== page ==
A proposed experiment of decriminalizing drugs in Washington comes with a ready-made laboratory.
Oregon last week became the first state to decriminalize possession of small amounts of heroin, methamphetamine, LSD, oxycodone and other addictive drugs. That is the result of a November ballot measure that was approved by 58 percent of voters. Under the Oregon law, people found in possession face a $100 fine or a health assessment that could lead to counseling, rather than incarceration.
That approach could provide some guidance as Washington considers a similar move. House Bill 1499 would decriminalize drugs in this state; Rep. Monica Stonier, D-Vancouver, is among 24 co-sponsors.
“We need a new approach to health and safety,” Sen. Joe Nguyen, D-West Seattle, told Crosscut. “There’s a lot of reckoning happening right now to make sure we’re undoing the wrongs of the past.”
That reckoning largely involves racial disparities in how drug laws are applied. As Crosscut reports: “Researchers have consistently found that the harsh sanctions of the past century’s War on Drugs intensified racial disparities in drug arrests. While in 1976 Black people constituted 22 percent of drug-related arrests nationwide, by 1992, they accounted for 40 percent of such arrests, according to FBI data. That’s despite … federal surveys finding Black people are no more likely to use drugs than white people.”
Indeed, the application of drug laws is a prime example of systemic racism and how it has affected minority communities. As the Drug Policy Alliance writes: “Research shows that prosecutors are twice as likely to pursue a mandatory minimum sentence for Black people as for white people charged with the same offense.”
That calls for changes in both drug laws and enforcement. Washington was one of the first states to legalize recreational use of marijuana for adults, with voters approving Initiative 502 in 2012; now, 15 states have legalized marijuana use.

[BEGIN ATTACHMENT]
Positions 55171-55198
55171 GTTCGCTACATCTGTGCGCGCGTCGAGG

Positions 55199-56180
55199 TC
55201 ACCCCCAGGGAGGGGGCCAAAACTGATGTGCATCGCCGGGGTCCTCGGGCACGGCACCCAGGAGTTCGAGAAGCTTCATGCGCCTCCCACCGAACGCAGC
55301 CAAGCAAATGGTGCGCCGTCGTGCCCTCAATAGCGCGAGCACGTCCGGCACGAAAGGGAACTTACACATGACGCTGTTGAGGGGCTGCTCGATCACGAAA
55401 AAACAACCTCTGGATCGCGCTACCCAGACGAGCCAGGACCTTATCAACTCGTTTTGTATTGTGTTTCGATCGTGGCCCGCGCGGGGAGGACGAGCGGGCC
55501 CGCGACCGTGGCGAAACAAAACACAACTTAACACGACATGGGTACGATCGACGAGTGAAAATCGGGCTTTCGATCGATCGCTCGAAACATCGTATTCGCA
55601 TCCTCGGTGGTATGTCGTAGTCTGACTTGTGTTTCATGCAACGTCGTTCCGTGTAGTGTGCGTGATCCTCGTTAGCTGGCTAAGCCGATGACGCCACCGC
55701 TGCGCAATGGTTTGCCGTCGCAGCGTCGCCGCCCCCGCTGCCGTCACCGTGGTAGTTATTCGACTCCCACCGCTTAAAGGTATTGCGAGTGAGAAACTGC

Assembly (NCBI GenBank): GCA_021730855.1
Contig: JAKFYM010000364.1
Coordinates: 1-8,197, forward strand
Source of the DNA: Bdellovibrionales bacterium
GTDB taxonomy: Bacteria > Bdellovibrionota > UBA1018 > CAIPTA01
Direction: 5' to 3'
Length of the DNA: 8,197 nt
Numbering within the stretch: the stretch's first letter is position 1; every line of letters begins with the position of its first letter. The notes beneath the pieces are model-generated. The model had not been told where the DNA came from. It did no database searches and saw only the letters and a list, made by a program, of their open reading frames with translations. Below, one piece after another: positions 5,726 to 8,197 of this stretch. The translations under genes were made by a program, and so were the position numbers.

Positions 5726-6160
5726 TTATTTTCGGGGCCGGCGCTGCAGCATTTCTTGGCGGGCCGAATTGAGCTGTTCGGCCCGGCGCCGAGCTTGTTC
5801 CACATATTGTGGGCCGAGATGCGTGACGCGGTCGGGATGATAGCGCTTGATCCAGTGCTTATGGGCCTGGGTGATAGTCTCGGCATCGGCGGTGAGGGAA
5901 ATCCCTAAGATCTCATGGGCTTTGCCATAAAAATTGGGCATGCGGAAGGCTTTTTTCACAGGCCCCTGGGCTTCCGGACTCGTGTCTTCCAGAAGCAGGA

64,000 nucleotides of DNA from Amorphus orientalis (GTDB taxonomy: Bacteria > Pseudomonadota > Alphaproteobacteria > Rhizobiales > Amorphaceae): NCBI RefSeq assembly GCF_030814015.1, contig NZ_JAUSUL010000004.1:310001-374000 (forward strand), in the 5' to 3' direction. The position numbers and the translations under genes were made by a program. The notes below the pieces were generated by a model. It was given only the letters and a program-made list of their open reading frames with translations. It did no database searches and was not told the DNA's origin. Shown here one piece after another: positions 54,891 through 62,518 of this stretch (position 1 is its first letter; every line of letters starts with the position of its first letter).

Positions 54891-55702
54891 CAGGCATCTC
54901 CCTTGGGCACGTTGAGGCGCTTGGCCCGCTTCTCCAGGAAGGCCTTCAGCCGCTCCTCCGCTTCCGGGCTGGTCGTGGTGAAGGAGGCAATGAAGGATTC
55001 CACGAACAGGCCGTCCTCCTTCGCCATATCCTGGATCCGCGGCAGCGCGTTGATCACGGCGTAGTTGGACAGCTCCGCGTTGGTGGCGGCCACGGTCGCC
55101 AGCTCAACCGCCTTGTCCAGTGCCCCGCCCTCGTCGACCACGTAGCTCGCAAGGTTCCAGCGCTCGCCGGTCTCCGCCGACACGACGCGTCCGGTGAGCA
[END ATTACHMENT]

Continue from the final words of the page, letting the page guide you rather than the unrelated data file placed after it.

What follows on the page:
But while changes are necessary, caution is warranted. Treatment is preferable to incarceration for those who possess drugs for personal use, but stringent enforcement of drug dealers must remain in place. And treatment still will require a robust investment from citizens.
As the Salem Reporter found in an investigation reported last week: “Oregon is poised to dramatically expand an addiction treatment system that already consumes millions of dollars each year with no clear results. Oregonians passed Measure 110 last fall to take drug users out of jails and put them into clinics. That could move thousands of people into a system already clogged and lacking evidence it’s effective.”
Washington’s proposed law differs from Oregon’s in that it would not impose a fine for drug possession. It instead would refer violators to drug recovery programs, mental health treatment or other community-based services. This runs the risk of creating a revolving door that fails to provide effective treatment or address the scourge of drugs in our communities.
Addiction leads to increased crime and expenditures for public health, law enforcement and the criminal justice system. In trying to address those issues, Oregon can provide some insight for Washington — but it will take time to assess the impact of the new law.
Washington lawmakers should focus on reducing the racial disparities involved with drug policy rather than wholeheartedly embracing an approach that might or might not be an improvement.